Patients’ characteristics are summarized in Table 1. Briefly, the median age of recipients was 50 years (range, 18–66). In all, 19 patients (58%) had a myeloid malignancy, whereas 12 (36%) patients were diagnosed with lymphoid malignancies. The remaining two patients (6%) were treated for severe aplastic anemia. According to their disease features, 27 (82%) patients were considered as high-risk. In our series, 16 patients (49%) received RIC regimen before allo-HSCT because of their older age, 6 patients (18%) were heavily pretreated before allo-HSCT and in 11 patients (33%), myeloablative conditioning was precluded because of significant medical comorbidities. Engraftment occurred in 25 patients (76%) at a median time to neutrophil recovery (ANC >0.5 × 109/L) 12 days after UCBT (range, 8–60). The remaining eight patients (24%) did not engraft. At last follow-up, four of them died due to disease progression, and the remaining four are still alive with autologous recovery. Clinically significant grade II to IV acute GVHD occurred in five of cases (15%) and severe grade III to IV acute GVHD occurred in two of cases (6%). In all, 3 patients died during the first month and 24 (73%) patients were alive at day 100 after allo-HSCT. At 3 and 12 months after UCBT, the cumulative incidences of TRM were 12 (95% CI, 4–26%) and 22% (95% CI, 9–38%), respectively (Figure 1a). Chronic GVHD was diagnosed in eight of cases (24%), with extensive chronic GVHD occurring in one of these patients.

Table 1 Study population characteristics
Figure 1

Outcome after RIC allo-HSCT. Cumulative incidence of TRM in the study population (a), EBV reactivation in the study population (b), OS in the study population (c).

EBV-related events

The cumulative incidences of EBV reactivation at 6 months and 2 years after UCBT were 9 (95% CI, 2–22%) and 17% (95% CI, 6–33%), respectively (Figure 1b). In 28 patients, the EBV load remained <1000 EBV copies per 10 cells at all time, and none of these patients experienced any sign or symptom of LPD. The remaining five patients experienced at least one EBV reactivation episode (EBV load >1000 EBV copies per 105 cells measured at least once during follow-up). None of the patients who did not engraft experienced EBV reactivation. The characteristics of the five patients who experienced EBV reactivation are described in Table 2. EBV reactivation was observed at a median of 132 days (range, 85–438) after UCBT, with three (60%) reactivation episodes occurring during the first 6 months. Among patients experiencing EBV reactivation, two patients received ATG as part of their RIC. Among these five patients, one patient experienced an EBV load superior to 1000 per 105 cells at a single time point after UCBT. In this patient, there were no concomitant clinical symptoms and the EBV load normalized spontaneously. Four patients who had EBV DNA levels exceeding 1000 copies per 105 cells on two or more occasions were treated with a median of 3 (range, 1–8) rituximab infusions. Two patients responded to rituximab, but two patients developed LPD (cumulative incidence, 6 % at 3 years). One of these two patients died before receiving any other anti-EBV therapy. In the other patient, LPD could be controlled after additional chemotherapy, radiotherapy and two infusions of EBV-specific cytotoxic T-cell lines. Four patients who experienced EBV reactivation had other viruses detected in the same blood sample by PCR (Human Herpes Virus 6: n=3; Varicella Zoster Virus: n=1).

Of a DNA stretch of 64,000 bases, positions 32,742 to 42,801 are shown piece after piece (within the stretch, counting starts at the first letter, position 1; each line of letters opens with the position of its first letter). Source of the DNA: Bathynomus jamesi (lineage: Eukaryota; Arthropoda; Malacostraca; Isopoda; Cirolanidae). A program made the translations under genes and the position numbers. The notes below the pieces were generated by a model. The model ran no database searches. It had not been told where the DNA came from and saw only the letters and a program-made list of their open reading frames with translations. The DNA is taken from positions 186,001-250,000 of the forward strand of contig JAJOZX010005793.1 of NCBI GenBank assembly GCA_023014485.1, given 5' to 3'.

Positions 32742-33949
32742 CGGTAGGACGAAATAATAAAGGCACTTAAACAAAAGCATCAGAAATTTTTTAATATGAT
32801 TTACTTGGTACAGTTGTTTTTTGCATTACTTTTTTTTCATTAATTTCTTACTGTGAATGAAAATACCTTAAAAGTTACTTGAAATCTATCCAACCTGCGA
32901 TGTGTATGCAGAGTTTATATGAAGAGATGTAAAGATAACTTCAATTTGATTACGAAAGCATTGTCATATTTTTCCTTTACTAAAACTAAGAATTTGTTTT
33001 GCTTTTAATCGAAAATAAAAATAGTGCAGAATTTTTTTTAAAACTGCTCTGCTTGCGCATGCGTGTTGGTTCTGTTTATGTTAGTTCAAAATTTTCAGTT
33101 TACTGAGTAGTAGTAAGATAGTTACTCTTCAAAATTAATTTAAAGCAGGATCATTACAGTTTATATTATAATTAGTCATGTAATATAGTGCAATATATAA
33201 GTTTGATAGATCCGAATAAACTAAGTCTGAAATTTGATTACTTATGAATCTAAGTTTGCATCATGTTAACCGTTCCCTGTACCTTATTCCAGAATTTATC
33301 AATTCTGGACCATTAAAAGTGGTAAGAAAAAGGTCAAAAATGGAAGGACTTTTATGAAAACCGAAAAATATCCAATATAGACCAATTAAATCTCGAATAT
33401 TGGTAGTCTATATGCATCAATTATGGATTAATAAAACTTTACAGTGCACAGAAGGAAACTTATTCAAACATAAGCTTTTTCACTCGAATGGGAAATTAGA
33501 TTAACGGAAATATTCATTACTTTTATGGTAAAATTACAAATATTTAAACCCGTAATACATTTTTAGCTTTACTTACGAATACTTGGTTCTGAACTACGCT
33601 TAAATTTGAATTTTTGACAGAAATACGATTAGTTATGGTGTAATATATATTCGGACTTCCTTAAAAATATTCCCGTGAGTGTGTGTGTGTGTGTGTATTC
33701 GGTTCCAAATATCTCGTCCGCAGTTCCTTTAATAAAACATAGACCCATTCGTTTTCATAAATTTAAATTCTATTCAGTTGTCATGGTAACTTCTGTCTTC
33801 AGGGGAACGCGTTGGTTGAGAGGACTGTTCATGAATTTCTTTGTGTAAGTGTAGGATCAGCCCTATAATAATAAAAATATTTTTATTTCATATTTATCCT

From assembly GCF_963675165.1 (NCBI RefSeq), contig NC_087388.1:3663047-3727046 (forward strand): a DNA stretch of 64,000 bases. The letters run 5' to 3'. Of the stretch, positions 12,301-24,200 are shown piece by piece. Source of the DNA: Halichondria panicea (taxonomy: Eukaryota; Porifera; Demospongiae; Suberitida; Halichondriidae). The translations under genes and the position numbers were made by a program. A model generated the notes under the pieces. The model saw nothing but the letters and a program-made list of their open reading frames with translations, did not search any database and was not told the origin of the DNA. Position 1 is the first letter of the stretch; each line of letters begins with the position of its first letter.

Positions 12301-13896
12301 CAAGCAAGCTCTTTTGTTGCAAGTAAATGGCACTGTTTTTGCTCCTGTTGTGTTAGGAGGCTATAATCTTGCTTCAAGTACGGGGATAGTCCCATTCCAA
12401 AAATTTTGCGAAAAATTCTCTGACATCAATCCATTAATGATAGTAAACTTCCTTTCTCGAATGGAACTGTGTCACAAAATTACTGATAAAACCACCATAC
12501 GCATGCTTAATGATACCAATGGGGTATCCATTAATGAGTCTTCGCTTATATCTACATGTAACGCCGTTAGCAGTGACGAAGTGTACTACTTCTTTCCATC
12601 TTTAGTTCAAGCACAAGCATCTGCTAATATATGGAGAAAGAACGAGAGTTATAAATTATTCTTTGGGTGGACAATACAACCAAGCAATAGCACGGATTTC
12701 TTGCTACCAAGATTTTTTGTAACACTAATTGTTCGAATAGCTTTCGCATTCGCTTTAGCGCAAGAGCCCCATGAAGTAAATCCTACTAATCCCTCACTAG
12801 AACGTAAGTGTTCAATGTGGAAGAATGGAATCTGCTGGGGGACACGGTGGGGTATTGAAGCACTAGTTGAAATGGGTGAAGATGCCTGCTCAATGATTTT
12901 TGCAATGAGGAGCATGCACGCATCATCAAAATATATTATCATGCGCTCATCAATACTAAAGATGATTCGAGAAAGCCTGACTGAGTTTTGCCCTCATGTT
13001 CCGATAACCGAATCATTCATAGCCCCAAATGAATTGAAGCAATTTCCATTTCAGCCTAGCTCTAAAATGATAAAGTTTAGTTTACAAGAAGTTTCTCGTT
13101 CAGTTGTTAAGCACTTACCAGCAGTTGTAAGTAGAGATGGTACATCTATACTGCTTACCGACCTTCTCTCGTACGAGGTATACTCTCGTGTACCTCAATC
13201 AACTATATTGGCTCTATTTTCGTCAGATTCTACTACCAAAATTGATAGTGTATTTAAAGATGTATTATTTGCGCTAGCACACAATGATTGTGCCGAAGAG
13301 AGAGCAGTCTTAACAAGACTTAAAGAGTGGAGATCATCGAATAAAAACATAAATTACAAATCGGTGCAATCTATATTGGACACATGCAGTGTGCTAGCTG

Table 2 Characteristics of patients who developed EBV reactivation

Outcome and risk factors for EBV reactivation

With a median follow-up of 468 days (range, 92–1277) post UCBT among surviving patients, 21 patients (64%) were still alive and the OS was 62% at 3 years (Figure 1c). In all, five patients died of disease progression and seven patients died of transplant-related complications. One patient died of LPD. There was no statistically significant difference in terms of OS or TRM between those patients who experienced an EBV reactivation after UCBT and those who did not (OS: log rank test, P=0.33, TRM: Gray test, P=0.82). Univariate analysis for risk factors associated with EBV reactivation is shown in Table 3. Because of relatively small number of events, multivariate analysis was not performed. There were no risk factors found to be significantly different between subgroups with and without EBV reactivation.

Table 3 Univariate analysis of risk factors for EBV reactivation comparing patients with and without EBV reactivation


This study assessed the incidence and features of EBV reactivation and EBV-related LPD in a single centre series of 33 adult patients receiving RIC UCBT. To our knowledge, only two large studies so far reported the incidence of EBV-related complications after UCBT in adult patients. In the first study, Barker et al.8 investigated the incidence of EBV-LPD after UCBT in 272 patients at the University of Minnesota between August 1993 and December 1999 and found a cumulative incidence of 2% at 2 years, which was comparable to the conventional unrelated BM and PBSC HSCT. All five patients who developed LPD received ATG as a part of the myeloablative conditioning regimen. In a second study, Brunstein et al.9 investigated the incidence of EBV-related complications after a RIC UCBT, and they reported an unexpectedly high incidence of 7%, which was significantly associated with the use of ATG in the conditioning regimen. The incidence of EBV-related complications was as high as 21% when the RIC regimen included ATG compared with 2% in patients treated with conditioning regimen not including ATG. Our study confirmed the finding of a relatively high cumulative incidence of EBV-LPD around 6% after UCBT in patients receiving a RIC regimen. In our series, EBV reactivation occurred in 25% patients (2 of 8 patients) who received ATG, as compared with 12% (3 of 25 patients) in the remaining patients. Also, LPD developed in two patients, of whom one patient received ATG and the other patient did not receive ATG. However, these small numbers do not allow us to draw conclusions on the role of ATG as a risk factor for EBV reactivation and EBV-LPD in the context of RIC UCBT. However, our data from the study of 175 consecutive patients who underwent RIC allo-HSCT in our institution confirmed ATG to be an independent risk factor for the development of EBV reactivation.